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September 1990

Surgical Treatment for Laryngotracheal Stenosis in the Pediatric Patient

Author Affiliations

From Robert Debré Children's Hospital, X. Bichat School of Medicine, Paris, France.

Arch Otolaryngol Head Neck Surg. 1990;116(9):1047-1050. doi:10.1001/archotol.1990.01870090063009

• We report our experience with laryngotracheal stenosis (LTS) in children during the last 12 years. Documentation and follow-up were available for 115 patients who underwent surgery for acquired or congenital LTS. Most were severe cases according to Cotton's classification. Forty-six weighed less than 10 kg at the time of surgery; 45 had pure congenital subglottic stenosis; 70 had acquired subglottic stenosis, mainly due to endotracheal intubation. The surgical techniques used have been various. The three main types of procedure were castellated laryngotracheoplasty, anterior cartilage rib grafting, and anterior and posterior cricoid cuts with or without grafting. All cases but 1 (44/45) of congenital subglottic stenosis have been successfully decannulated, 7 requiring a second procedure. The decannulation rate for acquired SGS was 89% (62/70), but 14 patients required multiple procedures. Current trends in subglottic stenosis management in our institution are presented.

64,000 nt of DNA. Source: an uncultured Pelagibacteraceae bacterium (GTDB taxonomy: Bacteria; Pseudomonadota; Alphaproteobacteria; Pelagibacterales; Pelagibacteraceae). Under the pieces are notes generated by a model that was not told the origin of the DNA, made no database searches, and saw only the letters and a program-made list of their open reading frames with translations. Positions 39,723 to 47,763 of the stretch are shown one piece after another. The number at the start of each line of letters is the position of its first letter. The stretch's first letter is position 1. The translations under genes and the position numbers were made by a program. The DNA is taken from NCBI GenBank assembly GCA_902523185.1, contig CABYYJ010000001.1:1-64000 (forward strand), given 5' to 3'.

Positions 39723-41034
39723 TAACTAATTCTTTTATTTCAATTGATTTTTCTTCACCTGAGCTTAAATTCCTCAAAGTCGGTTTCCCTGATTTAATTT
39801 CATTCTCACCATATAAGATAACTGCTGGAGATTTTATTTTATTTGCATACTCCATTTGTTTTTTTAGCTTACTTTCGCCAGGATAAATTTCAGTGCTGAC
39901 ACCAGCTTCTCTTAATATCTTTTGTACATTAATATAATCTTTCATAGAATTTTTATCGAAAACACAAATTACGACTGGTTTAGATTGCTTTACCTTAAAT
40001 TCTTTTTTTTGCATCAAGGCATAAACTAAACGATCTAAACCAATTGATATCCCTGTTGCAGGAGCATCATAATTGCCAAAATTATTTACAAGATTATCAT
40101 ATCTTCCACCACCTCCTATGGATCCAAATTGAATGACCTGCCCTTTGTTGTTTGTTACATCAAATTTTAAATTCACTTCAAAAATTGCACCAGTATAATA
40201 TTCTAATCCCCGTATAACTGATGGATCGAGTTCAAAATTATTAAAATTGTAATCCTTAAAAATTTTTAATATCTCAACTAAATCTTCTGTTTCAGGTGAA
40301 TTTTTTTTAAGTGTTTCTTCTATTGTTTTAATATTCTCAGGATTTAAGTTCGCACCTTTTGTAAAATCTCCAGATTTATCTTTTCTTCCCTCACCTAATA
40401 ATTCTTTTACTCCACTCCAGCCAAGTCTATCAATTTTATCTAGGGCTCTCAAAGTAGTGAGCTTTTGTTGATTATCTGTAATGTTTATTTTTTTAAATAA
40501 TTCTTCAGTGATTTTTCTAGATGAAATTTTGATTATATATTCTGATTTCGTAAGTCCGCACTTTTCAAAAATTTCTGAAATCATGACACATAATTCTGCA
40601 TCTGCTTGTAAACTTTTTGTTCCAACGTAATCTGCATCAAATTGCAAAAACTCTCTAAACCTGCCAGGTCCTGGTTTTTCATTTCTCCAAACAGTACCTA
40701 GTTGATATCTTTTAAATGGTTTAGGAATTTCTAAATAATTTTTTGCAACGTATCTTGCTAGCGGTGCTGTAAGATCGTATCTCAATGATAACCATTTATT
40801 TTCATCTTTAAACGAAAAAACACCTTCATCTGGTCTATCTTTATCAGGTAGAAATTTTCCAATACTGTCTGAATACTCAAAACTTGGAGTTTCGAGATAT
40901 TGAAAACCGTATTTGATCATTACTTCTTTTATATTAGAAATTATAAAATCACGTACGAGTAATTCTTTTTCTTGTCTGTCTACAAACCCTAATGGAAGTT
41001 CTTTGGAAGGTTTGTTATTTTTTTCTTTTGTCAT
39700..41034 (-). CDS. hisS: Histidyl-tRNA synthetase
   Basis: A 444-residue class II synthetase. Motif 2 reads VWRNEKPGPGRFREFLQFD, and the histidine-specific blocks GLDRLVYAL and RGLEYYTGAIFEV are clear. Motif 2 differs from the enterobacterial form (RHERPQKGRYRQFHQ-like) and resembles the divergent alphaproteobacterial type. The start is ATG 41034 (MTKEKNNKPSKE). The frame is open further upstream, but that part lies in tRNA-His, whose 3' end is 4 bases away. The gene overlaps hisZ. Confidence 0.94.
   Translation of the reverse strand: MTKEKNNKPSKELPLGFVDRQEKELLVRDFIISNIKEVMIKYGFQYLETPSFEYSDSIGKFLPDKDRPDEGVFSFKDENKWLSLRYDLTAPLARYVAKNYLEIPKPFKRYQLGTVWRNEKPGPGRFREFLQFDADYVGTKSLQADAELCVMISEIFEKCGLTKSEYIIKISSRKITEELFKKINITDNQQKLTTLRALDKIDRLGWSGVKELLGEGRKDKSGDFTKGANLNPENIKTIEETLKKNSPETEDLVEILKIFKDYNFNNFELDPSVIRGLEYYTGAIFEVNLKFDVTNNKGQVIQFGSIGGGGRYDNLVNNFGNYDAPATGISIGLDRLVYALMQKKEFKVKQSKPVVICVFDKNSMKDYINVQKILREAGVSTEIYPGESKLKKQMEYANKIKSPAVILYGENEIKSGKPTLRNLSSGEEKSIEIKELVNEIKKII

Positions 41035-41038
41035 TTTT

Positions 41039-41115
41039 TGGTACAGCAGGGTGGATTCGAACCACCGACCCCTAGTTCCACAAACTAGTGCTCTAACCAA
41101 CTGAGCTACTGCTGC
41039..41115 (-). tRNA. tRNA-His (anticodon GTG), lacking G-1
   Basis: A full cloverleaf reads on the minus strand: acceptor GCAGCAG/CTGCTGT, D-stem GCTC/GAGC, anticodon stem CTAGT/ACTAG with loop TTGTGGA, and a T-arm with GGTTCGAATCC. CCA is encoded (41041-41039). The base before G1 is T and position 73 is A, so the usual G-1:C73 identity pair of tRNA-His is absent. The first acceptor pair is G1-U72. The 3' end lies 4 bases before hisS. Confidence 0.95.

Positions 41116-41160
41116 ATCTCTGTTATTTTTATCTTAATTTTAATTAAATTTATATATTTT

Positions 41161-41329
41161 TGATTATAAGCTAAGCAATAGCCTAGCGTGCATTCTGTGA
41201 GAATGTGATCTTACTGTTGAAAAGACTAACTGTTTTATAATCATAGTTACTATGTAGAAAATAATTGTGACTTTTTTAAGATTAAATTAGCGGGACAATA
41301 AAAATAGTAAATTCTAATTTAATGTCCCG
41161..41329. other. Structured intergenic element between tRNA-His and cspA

(Arch Otolaryngol Head Neck Surg. 1990;116:1047-1050)

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